My Time In Cusco, Peru

By Trevor Inso

My name is Trevor Inso. I had the amazing opportunity to go to Peru during the spring break of 2015 as a junior. First, I want to say thank you to Bright Light Volunteers for providing us this amazing journey, to Mrs. Bernard - the teacher who always supported us in fundraising, to our translator from Lima Eduardo, and our translator from Cusco Fernando, to our driver in Cusco, and the catering company who let us use their kitchen.

On our first day in Peru, we hit the ground running. We immediately dropped off our luggage at the hotel and traveled to a local community outside the city where we started our first community service project. We helped the community build the foundation for a school and picked up trash around the area. It was laborious work. For the group helping the foundation, we carried giant rocks on a tarp and dumped them in the foundation area. I was excited to help the people in Peru ever since we arrived, so I liked working hard. We did not finish the foundation that day, and I felt a little disappointed. However, Mrs. Greenberg said to us that whatever we do to help them, even if it seems small, is always appreciated.

The next day, we took a plane to Cusco. After we settled in the hotel, we did a scavenger hunt. I felt like an explorer and an adventurer. As we got farther in the competition, I wanted to see more of the city and travel random streets, not win the hunt. What really amazed me was the incredible architecture of the city. There were giant, ornate, cathedrals.

Our first service project was at a vocational school about an hour away (by car) from Cusco. We painted a classroom, helped build a guinea pig shelter, and taught the students some English. This is an important thing to know about Peru: Guinea pigs are a good source of protein is easily found, so they are a staple. (hence the guinea pig shelter). We shoveled loads of dirt and gravel into wagons which were then brought inside the school and dumped into a pile. This process was repeated multiple times. Then we mixed the pile with cement; this would be for the shelter's foundation. After that, we helped stack the cement bricks for the shelter's base. All of this was done over a couple of days. It was a laborious experience, but I felt proud that I did something that would actually impact a kid's life.

As we rode up to Machu Picchu, I was mystified. There were so many green mountains jutting out from the fog; it was like we were in a hidden world. The Incas were amazing architects to build their whole city by hand. They were also adept astronomers.

Our last service project in Cusco involved cooking with orphans at a catering company's kitchen. Each of our group was partnered up with an orphan and we were separated into two groups. One group learned how to cook a traditional Peruvian dish "Lomo Saltado" – cooked vegetables and beef with fries. However, we had to cut the vegetables and flambe the beef. Kids, knives, and fire … oh my. My partner had good knife skills, but I had to constantly keep him from handling the hot pan. I had to flambe the beef which was scary since that was the first time I ever did it, but it was a thrilling experience. The other dish we made was a version of "Causa Rellena" - a potato dish with chicken or tuna garnished with eggs, olives, avocados. Both of these dishes were tasty, and I enjoyed cooking with my partner, and he had a lot of fun, too. After everyone cooked both dishes, we ate together like a family.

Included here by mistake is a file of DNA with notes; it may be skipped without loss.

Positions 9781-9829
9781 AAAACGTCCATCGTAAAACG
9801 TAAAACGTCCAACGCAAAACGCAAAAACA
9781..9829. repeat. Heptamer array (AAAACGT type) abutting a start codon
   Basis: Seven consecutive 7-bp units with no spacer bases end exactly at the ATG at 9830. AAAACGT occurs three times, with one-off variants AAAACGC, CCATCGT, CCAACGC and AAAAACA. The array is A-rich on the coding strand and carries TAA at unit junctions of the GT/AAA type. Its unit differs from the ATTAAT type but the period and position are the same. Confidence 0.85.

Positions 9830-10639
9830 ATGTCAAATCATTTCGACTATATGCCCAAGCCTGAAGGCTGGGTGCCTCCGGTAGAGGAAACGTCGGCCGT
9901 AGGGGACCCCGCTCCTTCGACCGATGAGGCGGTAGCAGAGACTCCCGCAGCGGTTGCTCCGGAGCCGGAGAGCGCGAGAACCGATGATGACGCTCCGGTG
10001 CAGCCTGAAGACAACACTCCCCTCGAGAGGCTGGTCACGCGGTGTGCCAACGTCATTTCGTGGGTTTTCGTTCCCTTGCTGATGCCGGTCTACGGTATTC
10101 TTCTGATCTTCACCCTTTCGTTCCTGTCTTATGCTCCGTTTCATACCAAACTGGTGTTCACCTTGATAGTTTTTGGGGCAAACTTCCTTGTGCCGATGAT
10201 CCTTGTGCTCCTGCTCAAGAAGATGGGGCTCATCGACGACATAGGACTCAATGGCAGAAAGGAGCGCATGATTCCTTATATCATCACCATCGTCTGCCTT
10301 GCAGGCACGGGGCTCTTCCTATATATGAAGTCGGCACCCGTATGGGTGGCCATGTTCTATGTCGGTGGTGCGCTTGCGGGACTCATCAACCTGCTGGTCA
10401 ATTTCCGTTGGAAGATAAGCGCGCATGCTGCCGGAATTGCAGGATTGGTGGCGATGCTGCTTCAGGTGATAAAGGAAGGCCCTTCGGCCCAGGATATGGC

Even though all the things I've said so far have been positive, the truth is we also saw some harsh realities too. Right outside the city were slums, poverty, and distress. I learned that there are so many poor and lower class people compared to the handfuls of rich people in Peru. There would be skyscrapers and restaurants next to houses made out of clay. It was a humbling experience. I learned to be content with what I have. I also saw the resilience of the people in poverty, especially in Lima, as they worked so hard to survive. Even the kids work so hard. They walk miles to get to school, or leave their home for a few weeks to attend it. They go through a tough time at an even earlier age. Some families in Peru don't have access to medicine or medicinal services, so the kids and babies struggle as they endure sickness. For the ones that survive, their immune system is very strong, but as they age, it will get weaker because it exhausted itself too much at that early age. However, what I loved about these people were that even though they were in such a tough situation, they persevered. I never heard them complain or mope (even the kids), and they smiled. Seeing all of that has inspired me to travel and to help people around the world as a doctor; I want to heal people and remove diseases. It's also inspired me to work hard like them and not complain or mope when push comes to shove.

I want to help people in my future, and I hope this influences you to help others too.

Photo Gallery

Enjoy some photos from our previous trips!

Questions? Contact Us For Answers!

Contact Bright Light Volunteers